Tuesday, August 7, 2007

Writers' Blog: A Newbie's Primer on Blogging (Part 1)


This post's title is obviously a word play on an all-common excuse for ditching a writing assignment, that is a "writers' block". However, this particular text is primarily about blogging and not about making excuses not to.

Perhaps in a future post we will directly tackle how to overcome writer's block. Heaven knows that the vast multitude of bloggers (or blogists) on the World Wide Web have a need for a tip or two on that subject every once so often.

For now, let us ponder on the pros and cons of blogging. To borrow from a certain English bard's famous quote - to blog or not to blog? That is the question of this Web 2.0 era.

Blog Defined

A blog is a personal story, report, essay, commentary, article, or similar content that is contained in a website usually made available to the general Internet audience. Early blogs were mostly text documents posted on personal homepages. Nowadays blogs can also feature scanned photographs, audio clips and even recorded or live video feeds.

The word "blog" refers to the content, the act of publishing online such content, and the type of website that holds the content. Blog sites, as per its common form, should post the blog in chronological order only (meaning you cannot insert a blog entry between the order of existing posts). At the same time, any entry must be readily accessible through a history or archive list.

The origin of the term blog stems from "weblog", which according to Wikipedia (see Wikipedia entry on "Blog") was coined by Jorn Barger circa 1997. Subsequently, the concatenation "blog" came from the paronomasia "We Blog" attributed to Peter Merholz as published at his own site Peterme.com. Sadly, this bit of blogging history no longer exists at Mr. Merholz's current blog site.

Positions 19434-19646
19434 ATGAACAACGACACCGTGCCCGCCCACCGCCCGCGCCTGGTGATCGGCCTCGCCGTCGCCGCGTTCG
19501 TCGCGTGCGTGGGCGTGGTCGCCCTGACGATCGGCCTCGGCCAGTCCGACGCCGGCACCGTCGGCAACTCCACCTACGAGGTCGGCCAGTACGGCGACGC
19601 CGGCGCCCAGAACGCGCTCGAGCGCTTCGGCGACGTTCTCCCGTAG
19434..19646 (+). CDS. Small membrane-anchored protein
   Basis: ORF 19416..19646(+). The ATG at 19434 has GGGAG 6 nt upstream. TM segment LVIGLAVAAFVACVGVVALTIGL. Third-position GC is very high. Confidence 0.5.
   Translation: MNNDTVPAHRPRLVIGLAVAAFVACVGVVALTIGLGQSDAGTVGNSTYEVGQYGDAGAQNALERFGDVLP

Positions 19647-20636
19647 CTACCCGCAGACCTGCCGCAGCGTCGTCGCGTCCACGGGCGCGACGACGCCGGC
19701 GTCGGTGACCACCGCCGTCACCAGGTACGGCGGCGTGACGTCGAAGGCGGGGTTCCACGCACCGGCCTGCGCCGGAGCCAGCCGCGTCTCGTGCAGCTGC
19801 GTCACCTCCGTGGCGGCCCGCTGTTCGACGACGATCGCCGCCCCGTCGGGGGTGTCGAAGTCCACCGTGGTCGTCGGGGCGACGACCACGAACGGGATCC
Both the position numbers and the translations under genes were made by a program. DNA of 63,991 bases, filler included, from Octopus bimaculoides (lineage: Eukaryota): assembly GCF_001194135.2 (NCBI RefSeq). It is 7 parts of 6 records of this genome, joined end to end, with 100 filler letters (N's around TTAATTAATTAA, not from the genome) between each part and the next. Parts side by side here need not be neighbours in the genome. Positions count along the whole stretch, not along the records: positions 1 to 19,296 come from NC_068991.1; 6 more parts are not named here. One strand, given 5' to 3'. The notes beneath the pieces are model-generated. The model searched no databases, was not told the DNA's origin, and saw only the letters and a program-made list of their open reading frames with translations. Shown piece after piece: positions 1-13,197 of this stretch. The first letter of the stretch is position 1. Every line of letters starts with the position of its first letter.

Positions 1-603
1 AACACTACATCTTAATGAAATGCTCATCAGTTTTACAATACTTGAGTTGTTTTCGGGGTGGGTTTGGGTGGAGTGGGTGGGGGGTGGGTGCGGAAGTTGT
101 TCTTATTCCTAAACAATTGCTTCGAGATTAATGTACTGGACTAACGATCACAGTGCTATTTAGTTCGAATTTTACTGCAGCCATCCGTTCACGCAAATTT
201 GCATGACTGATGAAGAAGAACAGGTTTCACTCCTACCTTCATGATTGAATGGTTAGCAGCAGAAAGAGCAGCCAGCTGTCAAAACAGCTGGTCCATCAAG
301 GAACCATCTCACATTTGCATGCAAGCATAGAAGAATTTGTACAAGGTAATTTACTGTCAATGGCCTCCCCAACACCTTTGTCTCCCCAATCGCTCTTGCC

To simplify, a blog is:
- a personal account, narrative or opinion;
- may be in the form of text, images, and/or audio-video materials;
- published chronologically on the Web usually via blog websites;

That said, should we exclude sites that do not follow the above description from the category of blogs? I would not be that strict. After all, the form and function of the blog have evolved as quickly as available web technology has developed in the past years.

Take for instance blogs that exists only on community or corporate Intranets. They serve the function of the modern blog within the limited scope of their domain however; these are not accessible to the rest of the World Wide Web. Another exception would be mobile blogs (also called "moblogs") which are published and accessible primarily through mobile devices.

Who knows in what form would the modern blog transform to in the future? Can you say holoblog?
(This is the first part of a series. Part 2 of "Writer's Blog: A Newbie's Primer on Blogging" follows next.)

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